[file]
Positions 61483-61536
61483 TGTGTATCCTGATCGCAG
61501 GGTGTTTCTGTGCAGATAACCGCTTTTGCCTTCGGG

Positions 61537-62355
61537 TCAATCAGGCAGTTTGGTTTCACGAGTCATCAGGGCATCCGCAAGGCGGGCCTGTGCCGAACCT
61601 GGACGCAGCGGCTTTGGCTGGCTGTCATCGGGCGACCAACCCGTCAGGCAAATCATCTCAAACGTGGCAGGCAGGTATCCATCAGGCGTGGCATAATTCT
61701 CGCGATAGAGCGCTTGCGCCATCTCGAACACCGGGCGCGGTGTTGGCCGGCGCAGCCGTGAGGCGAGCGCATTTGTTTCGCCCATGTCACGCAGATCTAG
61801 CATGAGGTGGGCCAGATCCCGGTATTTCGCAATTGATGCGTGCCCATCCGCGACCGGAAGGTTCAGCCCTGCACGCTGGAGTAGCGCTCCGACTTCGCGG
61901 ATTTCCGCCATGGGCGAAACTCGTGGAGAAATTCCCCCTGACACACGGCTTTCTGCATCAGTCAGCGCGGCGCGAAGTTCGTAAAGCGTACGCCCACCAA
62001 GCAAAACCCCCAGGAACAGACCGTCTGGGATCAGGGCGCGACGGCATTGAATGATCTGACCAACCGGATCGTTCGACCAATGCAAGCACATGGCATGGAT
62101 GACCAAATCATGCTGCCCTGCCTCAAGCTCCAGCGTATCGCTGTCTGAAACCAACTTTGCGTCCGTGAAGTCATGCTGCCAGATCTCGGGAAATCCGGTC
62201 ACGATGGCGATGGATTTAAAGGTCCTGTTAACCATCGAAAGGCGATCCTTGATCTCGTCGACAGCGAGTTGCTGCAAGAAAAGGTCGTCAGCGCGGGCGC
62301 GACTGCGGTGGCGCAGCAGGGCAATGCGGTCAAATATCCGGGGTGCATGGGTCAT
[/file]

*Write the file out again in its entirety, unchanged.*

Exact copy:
Positions 61483-61536
61483 TGTGTATCCTGATCGCAG
61501 GGTGTTTCTGTGCAGATAACCGCTTTTGCCTTCGGG

Positions 61537-62355
61537 TCAATCAGGCAGTTTGGTTTCACGAGTCATCAGGGCATCCGCAAGGCGGGCCTGTGCCGAACCT
61601 GGACGCAGCGGCTTTGGCTGGCTGTCATCGGGCGACCAACCCGTCAGGCAAATCATCTCAAACGTGGCAGGCAGGTATCCATCAGGCGTGGCATAATTCT
61701 CGCGATAGAGCGCTTGCGCCATCTCGAACACCGGGCGCGGTGTTGGCCGGCGCAGCCGTGAGGCGAGCGCATTTGTTTCGCCCATGTCACGCAGATCTAG
61801 CATGAGGTGGGCCAGATCCCGGTATTTCGCAATTGATGCGTGCCCATCCGCGACCGGAAGGTTCAGCCCTGCACGCTGGAGTAGCGCTCCGACTTCGCGG
61901 ATTTCCGCCATGGGCGAAACTCGTGGAGAAATTCCCCCTGACACACGGCTTTCTGCATCAGTCAGCGCGGCGCGAAGTTCGTAAAGCGTACGCCCACCAA
62001 GCAAAACCCCCAGGAACAGACCGTCTGGGATCAGGGCGCGACGGCATTGAATGATCTGACCAACCGGATCGTTCGACCAATGCAAGCACATGGCATGGAT
62101 GACCAAATCATGCTGCCCTGCCTCAAGCTCCAGCGTATCGCTGTCTGAAACCAACTTTGCGTCCGTGAAGTCATGCTGCCAGATCTCGGGAAATCCGGTC
62201 ACGATGGCGATGGATTTAAAGGTCCTGTTAACCATCGAAAGGCGATCCTTGATCTCGTCGACAGCGAGTTGCTGCAAGAAAAGGTCGTCAGCGCGGGCGC
62301 GACTGCGGTGGCGCAGCAGGGCAATGCGGTCAAATATCCGGGGTGCATGGGTCAT